As for chopping and sticking books back together to make movies it happends to a lot of books that are made into movies. Look what happened to "Queen of the Damned" for example it's a mixture of about three of the books from the series all chopped and pasted back together.
June 16th, 2006, 09:17 AM
uhh i hate that movie too... DEATH TO EVIL HOLLYWOOD PRODUCERS!
June 16th, 2006, 10:53 AM
I don't mind 'the queen of the damned' it was okay, but nothing spectacular...
If it was made into a movie, it would take too much time, I'd say if it was made into a film with ALL the parts in, EVERY SINGLE LAST LITTLE part it would take ...oooo... quite a few hours if edited. I think they'd miss out a lot of parts in it...like Harry Potter, I DETEST those movies....the books are okay, but nowt special....but these are Alisons books...they would give the books a bad name...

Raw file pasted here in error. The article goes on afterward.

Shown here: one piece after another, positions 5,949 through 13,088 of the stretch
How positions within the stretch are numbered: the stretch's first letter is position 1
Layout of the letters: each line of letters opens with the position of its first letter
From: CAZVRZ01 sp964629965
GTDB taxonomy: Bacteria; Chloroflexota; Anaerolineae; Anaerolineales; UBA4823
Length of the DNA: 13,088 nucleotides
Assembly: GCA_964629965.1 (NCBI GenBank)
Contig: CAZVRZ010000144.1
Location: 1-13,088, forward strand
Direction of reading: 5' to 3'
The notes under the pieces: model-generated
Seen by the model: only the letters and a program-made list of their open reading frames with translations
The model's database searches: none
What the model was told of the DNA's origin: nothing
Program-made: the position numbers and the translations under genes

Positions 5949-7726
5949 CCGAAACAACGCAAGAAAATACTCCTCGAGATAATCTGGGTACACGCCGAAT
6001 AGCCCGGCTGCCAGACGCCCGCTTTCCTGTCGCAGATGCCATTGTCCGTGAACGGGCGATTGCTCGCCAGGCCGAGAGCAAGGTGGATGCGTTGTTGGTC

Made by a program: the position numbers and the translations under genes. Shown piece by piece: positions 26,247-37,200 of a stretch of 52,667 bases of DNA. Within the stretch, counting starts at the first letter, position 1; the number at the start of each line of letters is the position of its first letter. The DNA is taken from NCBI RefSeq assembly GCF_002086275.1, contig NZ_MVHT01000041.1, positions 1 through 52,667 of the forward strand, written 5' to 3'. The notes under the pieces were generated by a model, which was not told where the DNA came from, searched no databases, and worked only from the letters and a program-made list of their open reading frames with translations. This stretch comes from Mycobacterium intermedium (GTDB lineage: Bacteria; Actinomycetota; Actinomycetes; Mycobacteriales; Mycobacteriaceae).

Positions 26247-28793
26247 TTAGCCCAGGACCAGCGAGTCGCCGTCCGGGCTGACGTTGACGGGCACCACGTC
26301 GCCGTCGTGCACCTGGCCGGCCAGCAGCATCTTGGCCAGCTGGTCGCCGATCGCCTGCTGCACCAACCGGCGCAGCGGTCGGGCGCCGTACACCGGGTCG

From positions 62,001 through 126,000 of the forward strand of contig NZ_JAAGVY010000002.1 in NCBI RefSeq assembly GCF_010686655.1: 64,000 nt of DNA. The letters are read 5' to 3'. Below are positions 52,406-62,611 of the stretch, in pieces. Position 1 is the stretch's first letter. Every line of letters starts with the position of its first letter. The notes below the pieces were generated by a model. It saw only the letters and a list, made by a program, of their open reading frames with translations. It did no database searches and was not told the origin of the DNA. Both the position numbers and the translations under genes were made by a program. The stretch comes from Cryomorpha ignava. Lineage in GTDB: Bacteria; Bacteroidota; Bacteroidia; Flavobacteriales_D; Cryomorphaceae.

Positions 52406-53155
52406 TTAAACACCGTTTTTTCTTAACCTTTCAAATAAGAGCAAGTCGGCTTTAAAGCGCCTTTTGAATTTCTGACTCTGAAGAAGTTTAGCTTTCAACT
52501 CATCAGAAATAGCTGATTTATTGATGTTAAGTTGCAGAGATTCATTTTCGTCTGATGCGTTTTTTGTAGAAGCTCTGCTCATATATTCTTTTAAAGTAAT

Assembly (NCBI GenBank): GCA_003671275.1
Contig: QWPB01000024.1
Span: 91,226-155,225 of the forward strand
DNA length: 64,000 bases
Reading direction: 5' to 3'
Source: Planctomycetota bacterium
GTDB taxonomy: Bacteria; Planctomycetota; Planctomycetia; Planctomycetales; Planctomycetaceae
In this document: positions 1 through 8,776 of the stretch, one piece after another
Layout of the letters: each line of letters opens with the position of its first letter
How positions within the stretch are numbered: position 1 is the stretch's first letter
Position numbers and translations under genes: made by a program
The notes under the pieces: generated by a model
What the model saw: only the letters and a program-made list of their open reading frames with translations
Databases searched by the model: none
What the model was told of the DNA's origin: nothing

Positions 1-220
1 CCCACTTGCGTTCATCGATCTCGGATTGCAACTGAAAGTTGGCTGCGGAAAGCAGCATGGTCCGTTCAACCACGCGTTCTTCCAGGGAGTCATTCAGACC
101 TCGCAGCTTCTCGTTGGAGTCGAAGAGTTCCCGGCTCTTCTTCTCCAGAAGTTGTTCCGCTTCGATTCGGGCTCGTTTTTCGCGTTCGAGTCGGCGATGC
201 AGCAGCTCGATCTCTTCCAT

June 17th, 2006, 01:15 AM
How about this then. What about a stage production of The Gift? compared to a movie how do you think that would fare?
June 17th, 2006, 06:19 AM
a book is like a child, making movies of them is just plain annoying and very embaressing in the future. its like the 'Eragon' movie coming out, the actors are all WRONG!!!! imagine what the hollywood producers would do to Cadvan!!!!!! *faints*
June 17th, 2006, 04:39 PM
I am a BOY
am i the only one that pictured Ayra as dark haired.
theyd probably cast a blonde Maerad
June 17th, 2006, 09:22 PM
Don't be so mean to the producer, casting agents, directors and writers, luv. Alot of other factors come into play.
Originally Posted by danyl
Sorry if I seem rude but I know many and it's a very very very difficult industry to get what you want in if you don't know the right people.
June 18th, 2006, 02:42 AM
A stage production, I think, would be a bad idea.